Filing for bankruptcy is always a challenging decision. People who have exhausted all their options and cannot get another job or increase their income are faced with few choices. For most, the decision is the last straw to getting their finances back in order. Even though bankruptcy can help secure a better financial future, it isn’t without consequences. It is a serious step that can also negatively affect your credit by appearing on your credit reports and potentially lowering your credit score. Good news – it won’t hurt your credit forever, and there are steps that you can take to speed up the credit rebuilding process.
Chapter 7 and Chapter 13 are the two most common forms of bankruptcy filed by individuals. Depending on which type of bankruptcy you choose depends on how long it remains on your credit reports.
Chapter 7 bankruptcy typically stays on your credit report for seven to ten years from the filing date and allows some or all your debt to be discharged. Upon discharge, a lender cannot collect the debt, and you are no longer responsible for repaying it. Any unsecured debt which you list on your Bankruptcy schedules should be reported as discharged in Bankruptcy once you receive your Bankruptcy Discharge. Any secured debts which you reaffirm should be reported as being current even during your Bankruptcy and can help build your credit score after your Bankruptcy is concluded.
Chapter 13 bankruptcy may stay on your credit report for up to seven years. Unlike Chapter 7, Chapter 13 bankruptcy involves creating a three-to-five-year repayment plan for all or part of your debts. Once the repayment plan is completed, the dischargeable debts included will be discharged.
Much like in Chapter 7 bankruptcy, any unsecured debt which you list on your Bankruptcy schedules should be reported as discharged in Bankruptcy. Any secured debts which you maintain or cure during your Bankruptcy should be reported as being current even during your Bankruptcy and can help build your credit score after your Bankruptcy is concluded..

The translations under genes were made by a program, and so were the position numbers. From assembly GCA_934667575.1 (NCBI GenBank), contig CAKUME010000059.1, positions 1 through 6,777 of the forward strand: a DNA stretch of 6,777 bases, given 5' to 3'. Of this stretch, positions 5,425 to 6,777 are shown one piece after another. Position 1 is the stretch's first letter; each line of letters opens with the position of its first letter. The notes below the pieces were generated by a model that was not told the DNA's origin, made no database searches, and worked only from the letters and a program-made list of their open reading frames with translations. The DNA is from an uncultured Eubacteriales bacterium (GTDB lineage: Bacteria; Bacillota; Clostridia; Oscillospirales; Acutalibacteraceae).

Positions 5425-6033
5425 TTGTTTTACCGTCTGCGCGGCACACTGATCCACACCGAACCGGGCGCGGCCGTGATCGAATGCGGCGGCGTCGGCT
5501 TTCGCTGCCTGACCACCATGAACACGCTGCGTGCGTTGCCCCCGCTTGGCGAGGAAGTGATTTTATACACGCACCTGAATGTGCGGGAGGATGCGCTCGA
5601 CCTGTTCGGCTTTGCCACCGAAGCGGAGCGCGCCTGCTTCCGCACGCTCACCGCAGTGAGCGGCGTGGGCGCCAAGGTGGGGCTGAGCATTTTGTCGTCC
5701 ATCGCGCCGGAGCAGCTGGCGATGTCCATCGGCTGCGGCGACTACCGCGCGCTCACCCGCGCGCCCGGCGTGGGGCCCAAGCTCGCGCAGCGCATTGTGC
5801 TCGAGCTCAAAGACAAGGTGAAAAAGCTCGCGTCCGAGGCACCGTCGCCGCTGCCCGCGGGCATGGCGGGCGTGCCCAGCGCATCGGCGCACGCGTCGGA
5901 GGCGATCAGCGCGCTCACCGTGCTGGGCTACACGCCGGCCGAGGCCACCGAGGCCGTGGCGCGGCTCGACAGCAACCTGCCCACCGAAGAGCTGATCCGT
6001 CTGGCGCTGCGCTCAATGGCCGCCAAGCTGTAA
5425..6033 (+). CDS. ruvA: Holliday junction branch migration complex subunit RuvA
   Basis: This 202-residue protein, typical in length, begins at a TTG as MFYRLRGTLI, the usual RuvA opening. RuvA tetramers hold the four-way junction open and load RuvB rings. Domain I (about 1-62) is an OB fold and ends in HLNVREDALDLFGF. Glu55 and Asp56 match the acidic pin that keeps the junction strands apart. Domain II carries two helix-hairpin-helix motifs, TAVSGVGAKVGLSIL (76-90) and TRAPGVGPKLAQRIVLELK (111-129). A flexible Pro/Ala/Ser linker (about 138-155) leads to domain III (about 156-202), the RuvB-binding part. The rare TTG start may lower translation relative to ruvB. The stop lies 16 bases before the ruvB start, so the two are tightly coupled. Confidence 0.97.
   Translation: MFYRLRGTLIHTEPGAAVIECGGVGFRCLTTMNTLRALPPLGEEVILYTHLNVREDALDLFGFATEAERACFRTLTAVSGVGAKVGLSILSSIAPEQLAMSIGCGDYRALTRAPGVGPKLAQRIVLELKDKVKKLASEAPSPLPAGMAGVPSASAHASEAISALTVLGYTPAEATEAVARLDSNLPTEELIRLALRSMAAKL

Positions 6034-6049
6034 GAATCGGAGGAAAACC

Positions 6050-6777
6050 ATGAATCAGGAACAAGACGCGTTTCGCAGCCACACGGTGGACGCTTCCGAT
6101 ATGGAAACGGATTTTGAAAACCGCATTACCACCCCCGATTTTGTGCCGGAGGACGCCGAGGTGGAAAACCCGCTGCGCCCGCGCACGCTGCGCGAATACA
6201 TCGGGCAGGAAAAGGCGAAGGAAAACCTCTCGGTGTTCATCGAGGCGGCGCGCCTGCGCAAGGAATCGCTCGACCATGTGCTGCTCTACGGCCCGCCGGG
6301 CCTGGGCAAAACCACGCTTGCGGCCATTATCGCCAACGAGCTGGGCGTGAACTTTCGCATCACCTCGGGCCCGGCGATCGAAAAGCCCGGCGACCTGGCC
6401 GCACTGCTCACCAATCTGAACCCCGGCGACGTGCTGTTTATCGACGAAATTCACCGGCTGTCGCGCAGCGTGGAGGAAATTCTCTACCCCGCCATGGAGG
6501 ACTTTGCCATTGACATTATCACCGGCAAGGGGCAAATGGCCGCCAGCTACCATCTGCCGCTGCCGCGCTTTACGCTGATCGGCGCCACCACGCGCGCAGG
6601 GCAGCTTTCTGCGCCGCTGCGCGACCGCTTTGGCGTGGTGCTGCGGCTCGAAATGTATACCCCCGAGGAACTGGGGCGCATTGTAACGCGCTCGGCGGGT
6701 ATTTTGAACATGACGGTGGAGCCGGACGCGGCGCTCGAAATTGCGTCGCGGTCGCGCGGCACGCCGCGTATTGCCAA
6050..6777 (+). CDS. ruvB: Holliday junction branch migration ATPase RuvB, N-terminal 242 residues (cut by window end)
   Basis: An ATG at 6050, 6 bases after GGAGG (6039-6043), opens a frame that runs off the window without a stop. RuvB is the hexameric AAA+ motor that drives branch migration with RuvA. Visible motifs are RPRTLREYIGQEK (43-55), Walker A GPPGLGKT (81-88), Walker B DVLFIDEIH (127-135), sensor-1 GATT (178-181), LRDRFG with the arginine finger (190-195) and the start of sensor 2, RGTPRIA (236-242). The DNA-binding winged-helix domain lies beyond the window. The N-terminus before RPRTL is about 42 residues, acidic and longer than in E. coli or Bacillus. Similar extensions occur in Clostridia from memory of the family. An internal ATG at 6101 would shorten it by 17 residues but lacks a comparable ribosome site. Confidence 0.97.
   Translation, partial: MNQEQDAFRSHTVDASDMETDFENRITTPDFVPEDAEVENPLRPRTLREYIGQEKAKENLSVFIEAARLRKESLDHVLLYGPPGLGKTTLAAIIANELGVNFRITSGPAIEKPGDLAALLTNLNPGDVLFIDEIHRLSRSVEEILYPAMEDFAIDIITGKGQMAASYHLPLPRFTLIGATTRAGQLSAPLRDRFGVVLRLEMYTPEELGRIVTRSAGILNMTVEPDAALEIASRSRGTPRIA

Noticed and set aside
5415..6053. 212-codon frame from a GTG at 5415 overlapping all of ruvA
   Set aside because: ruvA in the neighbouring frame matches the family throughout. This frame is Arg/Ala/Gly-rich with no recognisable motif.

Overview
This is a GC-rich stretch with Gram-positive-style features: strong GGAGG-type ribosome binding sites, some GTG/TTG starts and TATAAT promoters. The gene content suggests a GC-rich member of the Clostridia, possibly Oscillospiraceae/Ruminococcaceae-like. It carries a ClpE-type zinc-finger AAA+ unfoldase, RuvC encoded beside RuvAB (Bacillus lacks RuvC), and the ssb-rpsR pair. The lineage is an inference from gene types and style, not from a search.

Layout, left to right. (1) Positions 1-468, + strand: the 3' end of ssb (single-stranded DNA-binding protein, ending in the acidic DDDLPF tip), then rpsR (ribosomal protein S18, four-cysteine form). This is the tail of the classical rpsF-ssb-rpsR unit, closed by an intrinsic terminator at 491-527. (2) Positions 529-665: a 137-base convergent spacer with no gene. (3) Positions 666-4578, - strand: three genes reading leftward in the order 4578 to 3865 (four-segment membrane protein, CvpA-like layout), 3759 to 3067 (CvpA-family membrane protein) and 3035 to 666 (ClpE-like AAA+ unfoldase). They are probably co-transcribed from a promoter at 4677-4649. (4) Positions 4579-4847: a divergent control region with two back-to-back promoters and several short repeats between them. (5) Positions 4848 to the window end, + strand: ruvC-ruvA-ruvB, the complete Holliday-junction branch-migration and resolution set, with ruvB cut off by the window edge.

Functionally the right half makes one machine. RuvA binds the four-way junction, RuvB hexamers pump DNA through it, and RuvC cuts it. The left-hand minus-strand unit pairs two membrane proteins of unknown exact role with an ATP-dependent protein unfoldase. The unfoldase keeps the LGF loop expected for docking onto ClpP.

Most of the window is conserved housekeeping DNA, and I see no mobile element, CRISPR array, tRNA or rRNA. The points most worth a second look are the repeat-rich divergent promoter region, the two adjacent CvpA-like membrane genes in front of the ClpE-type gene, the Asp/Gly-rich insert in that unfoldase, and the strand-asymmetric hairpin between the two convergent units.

Lenders may also look at Chapter 13 bankruptcy more favorably than Chapter 7. With Chapter 13, you usually agree to repay a portion of your debt.
Bankruptcies may affect your credit scores for as long as they remain on your credit report (ten years for Chapter 7 bankruptcy and seven years for Chapter 13 bankruptcy). This is because your credit scores are generated based on information found in your report. However, the impact on your credit scores may diminish over time. Your credit scores could begin to recover even with the bankruptcy remaining on your credit report.
Filing for bankruptcy may make receiving credit cards or lower interest rates challenging because lenders may consider you a risk. So, rebuilding your credit as soon as possible can be paramount following a bankruptcy. Here are five simple ways which may help do just that:
If you spot an error, dispute it in writing with each credit bureau that includes it.
It is suggested that you keep your credit ratio below 30%. However, you could potentially rebuild your credit faster by keeping your ratio closer to 0%.
As you repay your balance, the card issuer will report your payments to the three credit bureaus. Paying your balance on time helps you rebuild your credit.
When looking for secured credit cards, compare annual fees, minimum deposit requirements, and interest rates to ensure you get the best deal.
If the primary cardholder makes a late payment or exceeds their credit limit, you could also see a dip in your score.
Deciding to file for bankruptcy isn’t easy. But for some people, it is the right choice. And yes, filing for bankruptcy can hurt your credit score. However, being responsible with your credit following bankruptcy can help you rebuild while waiting for it to fall off your credit report. If you need help deciding what to do to rebuild your financial future, Miller, Hollander, and Jeda are here to help.
Miller, Hollander & Jeda’s founding attorneys began practicing in the early 1970s before putting down roots in the area and joining forces in 1992 to create the Naples, Florida, law firm that bears their names. Since its inception, Miller, Hollander & Jeda has focused on bankruptcy. The goal of our attorneys and our experienced staff, established at the outset and built upon year by year, is to use our extensive knowledge of bankruptcy law to answer the complicated questions you have regarding your financial trouble and help you solve your problems. We take pride in helping clients get a fresh start.